In 2000, only five NFL teams stayed in their own practice facility for the rigors of preseason training camp, this year 21 teams are staying home for camp, with the latest being the 49ers getting full use of their new facility in Santa Clara. In recent years both the New York Giants, returning to the newly-named Quest Diagnostics facility and the Philadelphia Eagles leaving Lehigh University for the Nova Care Center in South Philly, have joined that trend as well. Given the investment teams make in building facilities, the cost associated with travel, and the ability to showcase their players and their brand in front of hometown fans who don’t need to travel hundreds, if not thousands of miles, to see their favorite players early on, the idea of staying home seems like one that is smarter and smarter for both the on and off field growth of an NFL team.
Ironically one of the teams that traditionally stayed home years ago was the Jets, who trained year round at Hofstra University on Long Island. The team was one of the first to open training camp to its fans, and in doing so helped build long-standing credibility with its core and casual fans who would turn out in droves to see their favorite players. It was only in the last 10 or 15 years or so, since the teams’ full migration to New Jersey, that New York went on the road for training camp, which was held in Cortland, New York. Originally the idea made great sense, as their new training facility, the Atlantic Health Care Facility in Florham Park, New Jersey, was not yet finished. Now however, with one of the best facilities in professional sports, Gang Green has returned home to join the Giants and stays put for the summer.
Why? It makes great business sense. Teams are all about year-round routine, and keeping players and staff together in a first class environment that the team has invested millions in helps strengthen ties to the community and to each other. Even with the best of college facilities and the ability to physically transport thousands of pounds of equipment from New Jersey to Cortland, the experience is still not 100 percent the same. The idea of “getting away” to focus on training camp in an era where social media rules, and players are not used to such isolation is quickly passing by…no one can really hide any more, and the creature comforts the teams take to make their facilities best in show make staying home more of a natural these days than ever before.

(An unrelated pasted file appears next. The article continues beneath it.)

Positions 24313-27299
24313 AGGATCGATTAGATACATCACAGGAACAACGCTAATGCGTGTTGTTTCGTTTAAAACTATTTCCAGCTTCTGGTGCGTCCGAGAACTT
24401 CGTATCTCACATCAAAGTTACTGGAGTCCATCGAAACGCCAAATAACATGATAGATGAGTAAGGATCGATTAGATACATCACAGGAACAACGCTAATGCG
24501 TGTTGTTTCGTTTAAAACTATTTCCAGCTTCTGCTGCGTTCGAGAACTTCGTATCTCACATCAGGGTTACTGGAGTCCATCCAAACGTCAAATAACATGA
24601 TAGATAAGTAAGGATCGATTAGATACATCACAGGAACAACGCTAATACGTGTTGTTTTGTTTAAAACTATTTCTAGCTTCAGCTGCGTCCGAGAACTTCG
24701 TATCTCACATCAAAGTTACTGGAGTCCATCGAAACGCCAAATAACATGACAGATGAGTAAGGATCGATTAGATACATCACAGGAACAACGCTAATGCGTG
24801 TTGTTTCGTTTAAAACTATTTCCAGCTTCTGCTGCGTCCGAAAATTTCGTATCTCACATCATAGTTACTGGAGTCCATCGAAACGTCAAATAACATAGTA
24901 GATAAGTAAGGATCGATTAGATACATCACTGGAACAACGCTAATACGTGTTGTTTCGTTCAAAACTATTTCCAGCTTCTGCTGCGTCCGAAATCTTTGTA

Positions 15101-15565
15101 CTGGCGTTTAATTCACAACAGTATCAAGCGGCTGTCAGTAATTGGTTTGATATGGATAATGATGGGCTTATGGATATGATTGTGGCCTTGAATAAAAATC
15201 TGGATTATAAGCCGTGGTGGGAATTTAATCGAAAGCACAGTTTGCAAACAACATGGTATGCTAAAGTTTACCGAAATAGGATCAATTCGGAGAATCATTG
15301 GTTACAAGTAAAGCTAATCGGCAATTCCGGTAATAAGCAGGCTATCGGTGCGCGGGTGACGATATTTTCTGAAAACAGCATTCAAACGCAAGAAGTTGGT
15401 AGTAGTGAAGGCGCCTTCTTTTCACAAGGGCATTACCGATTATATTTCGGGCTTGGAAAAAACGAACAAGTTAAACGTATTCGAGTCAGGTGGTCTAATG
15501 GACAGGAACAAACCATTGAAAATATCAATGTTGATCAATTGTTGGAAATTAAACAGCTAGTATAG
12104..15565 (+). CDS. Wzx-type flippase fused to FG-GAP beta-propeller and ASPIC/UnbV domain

Then there’s the off-field question of ROI. Teams are doing everything possible to hold on to and cultivate brand and fan relationships in times that are still somewhat challenging for the discretionary dollar. Moving a team hundreds of miles away, which limits access and in some ways keeps the team a bit out of mind of the consumer and the team’s core brands, can slow growth and affinity with the team at a time when access is probably greater than at any other time of the year. Granted most major media will travel wherever a team trains, but keeping the team closer to home does ensure even more consistent coverage, which re-building teams like the Jets covet. On the brand side, a company like Atlantic Health Care, like Quest Diagnostics, has spent a good amount of money associating itself with the Jets brand, and to have SUNY-Cortland in the press vs. their name during the preseason is a bit of a disconnect. Other brands also love more activation with the team and its thousands of fans who go to training camp so staying local gives them a much better opportunity to grow the partnership in a time when access is so key to a relationship.
Yes there is some perceived value to getting away for the three weeks. It may help grow the team brand away from its core and it certainly puts dollars back into the small town where the teams go. However for the long run, from a business and player development standpoint, the trend of not travelling for training camp is a growing one, and one which more teams are going to consider and use. There is no place like home, especially with the billion dollar investment of an NFL team.